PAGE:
Forget the intensive prep that goes along with lamb or beef. And chicken? A little boring, methinks.
Ham is the perfect centerpiece to your family meal — for the holidays, Easter or whenever you want to serve up an impressive dish with minimal effort. Don't believe how easy it is? There are only three things you need to know.
Image: My Gourmet Connection
Deciding which type of ham to buy is your first step. Cured or smoked, whole ham or half, shank or butt, boneless or not... It can be confusing! It's generally hard to find whole hams, especially in the northern half of the U.S., outside of the holiday season (they're really big — up to 20 pounds!). If you really need one that big, you can try to get one from a specialty butcher or order online.
For half hams, the butt portion often comes semi-boneless and is a little more tender than the shank portion. The shank portion usually has a couple of bones. Spiral-sliced hams are easy to carve, but you have to be extra careful to not dry out the meat when cooking. And a word on boneless ham: If you've never used a meaty ham hock as the base of a soup or pot of beans, you're missing out! Opt for bone-in whenever possible.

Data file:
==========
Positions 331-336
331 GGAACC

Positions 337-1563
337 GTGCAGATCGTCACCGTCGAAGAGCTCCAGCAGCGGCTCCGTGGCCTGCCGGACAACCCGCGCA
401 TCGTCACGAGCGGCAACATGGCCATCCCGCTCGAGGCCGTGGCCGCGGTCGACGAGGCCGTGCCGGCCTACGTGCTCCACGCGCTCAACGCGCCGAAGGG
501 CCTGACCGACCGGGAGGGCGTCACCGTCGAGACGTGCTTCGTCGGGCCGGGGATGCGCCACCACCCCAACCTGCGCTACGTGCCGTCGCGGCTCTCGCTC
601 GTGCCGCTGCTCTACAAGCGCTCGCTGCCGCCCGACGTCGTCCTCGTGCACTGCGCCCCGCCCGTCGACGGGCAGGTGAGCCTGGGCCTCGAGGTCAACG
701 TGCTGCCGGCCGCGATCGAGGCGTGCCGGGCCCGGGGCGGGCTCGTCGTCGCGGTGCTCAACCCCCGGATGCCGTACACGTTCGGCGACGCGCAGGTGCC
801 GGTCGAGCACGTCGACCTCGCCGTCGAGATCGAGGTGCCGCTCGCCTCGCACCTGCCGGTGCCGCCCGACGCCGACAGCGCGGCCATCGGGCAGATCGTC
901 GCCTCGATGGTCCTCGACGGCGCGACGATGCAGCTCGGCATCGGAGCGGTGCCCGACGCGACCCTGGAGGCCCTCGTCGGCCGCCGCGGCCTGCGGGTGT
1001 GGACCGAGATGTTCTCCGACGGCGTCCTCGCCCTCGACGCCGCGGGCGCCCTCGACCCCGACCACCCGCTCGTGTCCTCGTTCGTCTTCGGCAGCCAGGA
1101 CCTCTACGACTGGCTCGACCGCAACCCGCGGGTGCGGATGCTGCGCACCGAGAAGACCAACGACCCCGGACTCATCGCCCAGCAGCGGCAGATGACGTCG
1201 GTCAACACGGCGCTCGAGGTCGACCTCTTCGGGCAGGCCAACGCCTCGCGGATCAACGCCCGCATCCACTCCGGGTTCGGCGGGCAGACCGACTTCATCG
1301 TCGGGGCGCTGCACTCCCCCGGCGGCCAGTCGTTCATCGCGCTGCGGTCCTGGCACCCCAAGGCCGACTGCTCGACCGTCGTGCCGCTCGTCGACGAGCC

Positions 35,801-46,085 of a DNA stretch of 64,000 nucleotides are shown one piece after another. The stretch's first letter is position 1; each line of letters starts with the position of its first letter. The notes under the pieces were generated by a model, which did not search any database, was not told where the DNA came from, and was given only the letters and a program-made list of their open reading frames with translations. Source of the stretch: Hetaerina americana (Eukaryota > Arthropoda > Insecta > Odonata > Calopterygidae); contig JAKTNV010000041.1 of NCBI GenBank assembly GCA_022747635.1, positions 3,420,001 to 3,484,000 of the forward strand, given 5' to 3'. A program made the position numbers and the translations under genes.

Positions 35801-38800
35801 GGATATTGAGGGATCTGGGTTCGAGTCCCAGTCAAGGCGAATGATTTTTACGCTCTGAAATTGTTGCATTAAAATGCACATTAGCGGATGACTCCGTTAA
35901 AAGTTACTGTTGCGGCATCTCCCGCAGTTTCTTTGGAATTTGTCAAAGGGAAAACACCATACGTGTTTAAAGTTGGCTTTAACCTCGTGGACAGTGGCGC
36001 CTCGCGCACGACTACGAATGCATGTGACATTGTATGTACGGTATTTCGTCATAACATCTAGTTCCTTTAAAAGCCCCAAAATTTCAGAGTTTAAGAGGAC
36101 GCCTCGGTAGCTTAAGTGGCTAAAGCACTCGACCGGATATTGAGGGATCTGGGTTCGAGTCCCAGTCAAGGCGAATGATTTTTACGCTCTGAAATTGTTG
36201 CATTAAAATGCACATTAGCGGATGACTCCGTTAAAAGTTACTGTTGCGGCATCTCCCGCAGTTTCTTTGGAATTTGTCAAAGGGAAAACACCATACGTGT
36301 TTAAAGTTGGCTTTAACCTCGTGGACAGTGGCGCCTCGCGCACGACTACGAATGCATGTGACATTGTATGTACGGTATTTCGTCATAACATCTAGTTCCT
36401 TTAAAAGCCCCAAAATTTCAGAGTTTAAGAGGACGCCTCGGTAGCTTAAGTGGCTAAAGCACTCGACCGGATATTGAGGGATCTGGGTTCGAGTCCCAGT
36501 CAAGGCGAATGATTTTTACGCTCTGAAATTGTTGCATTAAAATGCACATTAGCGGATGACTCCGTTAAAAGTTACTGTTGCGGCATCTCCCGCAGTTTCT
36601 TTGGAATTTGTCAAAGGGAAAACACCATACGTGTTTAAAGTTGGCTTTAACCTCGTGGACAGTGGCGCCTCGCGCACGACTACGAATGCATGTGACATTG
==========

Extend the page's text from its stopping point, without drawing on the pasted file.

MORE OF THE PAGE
If you're shopping at the supermarket, you'll likely be purchasing a city ham. Country hams are cured in a similar way to prosciutto and tend to be very salty, and they are generally sold uncooked. City hams are the kinds you'll usually see in stores. They come precooked.
The last thing to check is water content. In general, the better quality the ham, the less water content. Look for an ingredient list of just "ham" or "ham with natural juices," and avoid those that say "water added" or "ham water product."
Image: My Fussy Eater
You want your ham to be flavorful and juicy. Since most ham you'll be purchasing is precooked, putting it into too hot an oven or leaving it in too long could spell disaster. To keep in moisture, you can put the ham in a roasting pan with a little water in the bottom and covered in foil, or even just wrap the whole ham in foil to trap steam released as it cooks. Then, bake somewhere between 275 and 350 degrees F, until the ham reaches an internal temperature of 120 degrees F, usually one and a half to two and a half hours. Or you can even try using your slow cooker.
If you want to glaze your ham, you need to start your prep before the ham goes into the oven. Using a very sharp knife, score a crosshatch pattern into the skin of the ham. Put the ham, covered in tinfoil, into the oven. After it reaches an internal temperature of 120 degrees F, remove it from the oven. Crank the oven up to around 425 degrees F. Warm your glaze (try this tasty recipe). Brush the ham all over the outside with the glaze, and pop it into the oven for 10 minutes. Reapply the glaze, then bring the oven up to broil until crispy and caramelized.
Check out our Easter Pinterest board for more great ideas.
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